Tony Ward is chief executive of Clayon Euro Risk
I wasn’t surprised to read that the Organisation for Economic Co-operation and Development (OECD) warned this week that permanently low interest rates are ruining investments and savings, the consequence of which is undermining long-term economic growth.
While very low rates are designed as an emergency boost for economies, they are harmful over long periods of time, the OECD’s study concluded. Its solution is for governments to reform stagnant economies, allowing bad companies to go bust, encouraging banks to write off loans to failing companies and encourage innovative firms to grow.
“Seven years of extremely easy monetary policy has restored the investment and productivity needed to raise income per head, real wages, demand and growth,” the OECD said. “This policy was originally designed to stabilise the financial system and support economic recovery, but somehow has slipped into trying to compensate for the absence of the other policies that are needed.”
Richer countries need to take weak companies and banks off life support and recognise that negative rates are harming even the healthy banks, the OECD warned. Those negative rates are also harming investors by creating ‘perverse incentives’ and driving irrational behaviour in markets. “Investors have been herded into concentrated trades, many of which are illiquid, and recent volatility reflects periodic attempts to exit them – particularly when there is any hint of a withdrawal of the monetary policy ‘morphine’ to which they have become addicted,” the report said. The OECD hopes that productivity will take off, which requires the ‘creative destruction’ of unproductive firms and the growth of innovative rivals – something that itself is stymied by low interest rates keeping weak firms alive.
Strong words; but, in my view, wise ones.
Others seem to agree. Deutsche Bank has warned that the European Central Bank’s loose monetary policy risks destroying the European project. Deutsche suggested the ECB had ‘lost the plot’ and its ‘desperate’ actions raised the risk of a potentially ‘catastrophic’ mistake by the central bank. David Folkerts-Landau, Deutsche’s chief economist, said negative interest rates and quantitative easing had hurt savers and allowed politicians to delay badly-needed structural reforms. “ECB policy is threatening the European project as a whole for the sake of short-term financial stability,” he concluded. “The benefits from ever-looser policy are diminishing while the litany of distortions, perversions and disincentives grows by the day…. Bad companies survive while good companies are too scared to invest.’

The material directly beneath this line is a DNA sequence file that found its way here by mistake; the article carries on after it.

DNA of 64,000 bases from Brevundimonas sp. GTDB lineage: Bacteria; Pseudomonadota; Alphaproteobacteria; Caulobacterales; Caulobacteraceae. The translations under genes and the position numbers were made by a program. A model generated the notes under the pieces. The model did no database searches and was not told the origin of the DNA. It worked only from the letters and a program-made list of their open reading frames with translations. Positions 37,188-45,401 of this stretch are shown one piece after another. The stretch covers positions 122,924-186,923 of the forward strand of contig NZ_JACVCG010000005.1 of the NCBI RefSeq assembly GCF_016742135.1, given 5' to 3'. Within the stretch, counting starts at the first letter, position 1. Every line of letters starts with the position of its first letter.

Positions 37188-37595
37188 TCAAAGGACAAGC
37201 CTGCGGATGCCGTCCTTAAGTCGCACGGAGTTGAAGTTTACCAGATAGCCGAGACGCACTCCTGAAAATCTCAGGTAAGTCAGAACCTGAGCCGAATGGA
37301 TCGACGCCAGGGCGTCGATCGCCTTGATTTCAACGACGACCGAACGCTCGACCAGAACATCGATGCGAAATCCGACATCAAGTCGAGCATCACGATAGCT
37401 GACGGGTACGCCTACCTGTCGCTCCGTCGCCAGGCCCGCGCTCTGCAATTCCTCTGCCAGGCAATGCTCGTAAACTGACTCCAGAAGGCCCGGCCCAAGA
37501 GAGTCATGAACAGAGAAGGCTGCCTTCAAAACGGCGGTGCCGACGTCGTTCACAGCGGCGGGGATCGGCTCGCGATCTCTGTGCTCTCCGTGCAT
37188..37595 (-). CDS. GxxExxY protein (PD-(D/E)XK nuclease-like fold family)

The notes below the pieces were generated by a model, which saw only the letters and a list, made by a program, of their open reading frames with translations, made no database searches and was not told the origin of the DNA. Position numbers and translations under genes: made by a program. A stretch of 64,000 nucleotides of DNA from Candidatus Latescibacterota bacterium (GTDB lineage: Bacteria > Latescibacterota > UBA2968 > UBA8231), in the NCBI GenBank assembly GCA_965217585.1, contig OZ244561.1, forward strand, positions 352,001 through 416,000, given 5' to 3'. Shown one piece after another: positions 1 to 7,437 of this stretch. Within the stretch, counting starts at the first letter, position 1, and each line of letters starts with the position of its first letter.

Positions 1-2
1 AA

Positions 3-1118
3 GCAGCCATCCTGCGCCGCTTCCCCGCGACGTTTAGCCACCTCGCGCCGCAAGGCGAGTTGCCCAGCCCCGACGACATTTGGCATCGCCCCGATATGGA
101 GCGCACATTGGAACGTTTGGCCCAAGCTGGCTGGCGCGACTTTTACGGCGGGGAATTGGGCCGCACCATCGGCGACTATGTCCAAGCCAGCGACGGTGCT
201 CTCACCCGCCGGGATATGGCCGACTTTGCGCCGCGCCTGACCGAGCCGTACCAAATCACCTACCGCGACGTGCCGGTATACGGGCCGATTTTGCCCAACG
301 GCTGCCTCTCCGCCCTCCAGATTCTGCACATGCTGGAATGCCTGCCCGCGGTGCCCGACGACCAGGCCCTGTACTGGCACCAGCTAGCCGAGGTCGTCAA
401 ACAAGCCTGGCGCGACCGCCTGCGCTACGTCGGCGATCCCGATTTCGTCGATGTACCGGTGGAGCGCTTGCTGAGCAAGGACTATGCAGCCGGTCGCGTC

Mr Folkerts-Landau continued: “After seven years of ever-looser monetary policy there is increasing evidence that following the current dogma, broad-based quantitative easing and negative interest rates risk the long-term stability of the eurozone. Worse, by appointing itself the eurozone’s whatever-it-takes saviour of last resort, the ECB has allowed politicians to sit on their hands with regard to growth-enhancing reforms and necessary fiscal consolidation.”
What’s my view? It’s clear that monetary policy cannot work in isolation and a stronger inclusive policy is needed. I’ve mentioned this before but I see more and more that fiscal and monetary policies must work hand-in-hand and be promoted by politicians as well as finance ministers and central bankers.
The OECD does not expect any of these vital reforms to emerge soon, leaving the world economy trapped in an environment of low interest rates and low productivity growth. Unfortunately structural reform on the scale required is unlikely in the short-term. This means that creative destruction and a lift-off in rates is postponed. Central banks are most likely to continue with low interest rates and the quantitative easing approach.
Let’s hope for innovation sooner rather than later.